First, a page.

What does it do?
Measures the amount of visual interest for the pages in the website.
Why is it important?
It is not essential for every webpage to be highly visually interesting. However, generally the more Important pages in a website should have a modicum of visual interest; extremely uninteresting pages can deter users. This is more important for some websites (e.g. entertainment and news) than for others (financial or legal services).
In particular this test can be useful for identifying relatively weak pages, and for comparing two websites against each other.
How is it measured?
Sitebeam determines the proportion of each webpage that is filled with a graphical element, versus text. Some types of graphical elements are considered more interesting, depending on their complexity, repetition and whether they are animated.
The relative uniqueness of each page is also rated, based on the size of visual elements on the page which are uniquely found on that page. For example, each news article in a website may contain a unique accompanying image. This uniqueness is expressed as a percentage – 100% means the page is completely unique.
The resulting scores for each page are saved into a table. The ultimate score is calculated from the average for each page, weighted by their respective Importance.
- The page is analyzed at a simulated resolution of 1,024 x 768 (reduced to account for standard toolbars etc)
- Visual elements below this height have a reduced effect on visual interest.
- Video is very slightly more interesting than static imagery. Most emphasis is on the overall design.
- Some very rare visual elements cannot be measured reliably outside of a browser (e.g. some special cases of Flash animations which resize themselves). These estimate their size to 600×400.
- All visual elements include conventional images (
imgtags) and background images applied through CSS are analyzed, in addition to multimedia elements like Flash animations.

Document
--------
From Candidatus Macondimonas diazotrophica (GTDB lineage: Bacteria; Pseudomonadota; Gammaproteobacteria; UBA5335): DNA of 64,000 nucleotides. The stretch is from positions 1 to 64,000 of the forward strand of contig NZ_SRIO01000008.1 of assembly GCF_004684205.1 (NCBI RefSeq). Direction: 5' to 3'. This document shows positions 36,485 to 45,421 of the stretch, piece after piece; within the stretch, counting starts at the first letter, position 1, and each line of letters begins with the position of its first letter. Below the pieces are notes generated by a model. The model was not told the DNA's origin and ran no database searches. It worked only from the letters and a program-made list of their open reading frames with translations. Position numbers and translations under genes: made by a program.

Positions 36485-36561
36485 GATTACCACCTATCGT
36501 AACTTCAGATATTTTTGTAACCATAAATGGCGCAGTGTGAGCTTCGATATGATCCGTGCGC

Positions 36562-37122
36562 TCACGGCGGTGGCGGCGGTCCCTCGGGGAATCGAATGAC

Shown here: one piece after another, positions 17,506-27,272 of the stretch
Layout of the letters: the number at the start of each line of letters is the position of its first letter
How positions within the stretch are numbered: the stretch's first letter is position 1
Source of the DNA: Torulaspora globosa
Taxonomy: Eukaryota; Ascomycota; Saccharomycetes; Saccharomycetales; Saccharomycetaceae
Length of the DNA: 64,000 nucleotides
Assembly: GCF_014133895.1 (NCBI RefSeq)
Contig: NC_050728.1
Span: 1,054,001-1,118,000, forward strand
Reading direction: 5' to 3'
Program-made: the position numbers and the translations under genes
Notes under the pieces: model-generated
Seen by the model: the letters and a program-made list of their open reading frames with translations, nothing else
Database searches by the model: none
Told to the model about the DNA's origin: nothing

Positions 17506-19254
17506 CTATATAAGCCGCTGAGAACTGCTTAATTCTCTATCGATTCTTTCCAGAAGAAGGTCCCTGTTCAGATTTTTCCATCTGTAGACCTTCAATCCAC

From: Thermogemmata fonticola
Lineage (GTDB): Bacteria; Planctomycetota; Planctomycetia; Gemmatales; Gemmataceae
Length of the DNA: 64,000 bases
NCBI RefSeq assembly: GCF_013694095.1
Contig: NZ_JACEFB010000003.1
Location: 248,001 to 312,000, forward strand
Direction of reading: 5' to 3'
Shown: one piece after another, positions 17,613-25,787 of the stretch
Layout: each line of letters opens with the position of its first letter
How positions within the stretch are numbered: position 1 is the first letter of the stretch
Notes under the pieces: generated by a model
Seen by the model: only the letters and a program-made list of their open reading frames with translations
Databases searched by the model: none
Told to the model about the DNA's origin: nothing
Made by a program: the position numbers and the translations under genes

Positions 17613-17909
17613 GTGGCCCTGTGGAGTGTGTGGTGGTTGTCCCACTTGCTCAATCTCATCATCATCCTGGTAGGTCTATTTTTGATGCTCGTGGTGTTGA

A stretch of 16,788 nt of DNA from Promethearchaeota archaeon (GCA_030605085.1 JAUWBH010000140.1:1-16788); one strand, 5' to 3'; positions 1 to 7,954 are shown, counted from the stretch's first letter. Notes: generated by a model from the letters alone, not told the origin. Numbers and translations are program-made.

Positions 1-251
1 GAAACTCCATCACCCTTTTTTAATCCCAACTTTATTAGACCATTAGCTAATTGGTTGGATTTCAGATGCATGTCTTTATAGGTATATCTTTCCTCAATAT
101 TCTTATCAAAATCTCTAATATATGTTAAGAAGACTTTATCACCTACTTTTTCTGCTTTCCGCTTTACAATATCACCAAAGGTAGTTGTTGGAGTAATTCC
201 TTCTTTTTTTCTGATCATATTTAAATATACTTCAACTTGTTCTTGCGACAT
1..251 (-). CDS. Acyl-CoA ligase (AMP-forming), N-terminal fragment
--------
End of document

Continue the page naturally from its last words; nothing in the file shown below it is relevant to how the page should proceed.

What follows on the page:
This test has greater value for some websites than for others. Where it isn’t appropriate, you should exclude this test.
Don’t assume that your websites must always score a perfect 10 for this test. See Perfectionist fallacy.
The visual interest is determined by a computer and is of course subjective, as it would be if evaluated by humans. This doesn’t mean it can’t be useful however; particularly when analyzing large sites for weaknesses or comparing many sites in a consistent manner.
Being a computer, the perception of visual interest is entirely based on graphic fundamentals, not subject matter. This test is unable to understand that – for example – a photo of an attractive person may be typically more interesting than an equivalent image of a truck. This absence of bias is generally useful.
How to improve this score
Generally the more Important pages in your site should aim to be visually interesting. This doesn’t have to mean that every page should be filled with massive imagery, but you should aim for a professional design with some variety between pages other than text changes.
In particular, adding a single unique, reasonably sized image near the top of key pages adds a visual hook for users to identify, and indicates that the page has changed when links are clicked.
How to use this test effectively
Consider whether this test is of use to you. For sites which are especially unconcerned with visual appearance, you may wish to exclude this test.
Generally this test is of most value when used to:
- Identify Important pages which are relatively uninteresting, and could benefit from improvement
- Compare websites and determine which are more or less visually interesting, e.g. as a competitor or peer review
Of course software is no substitute for thorough testing by real people, but it can be an excellent complement.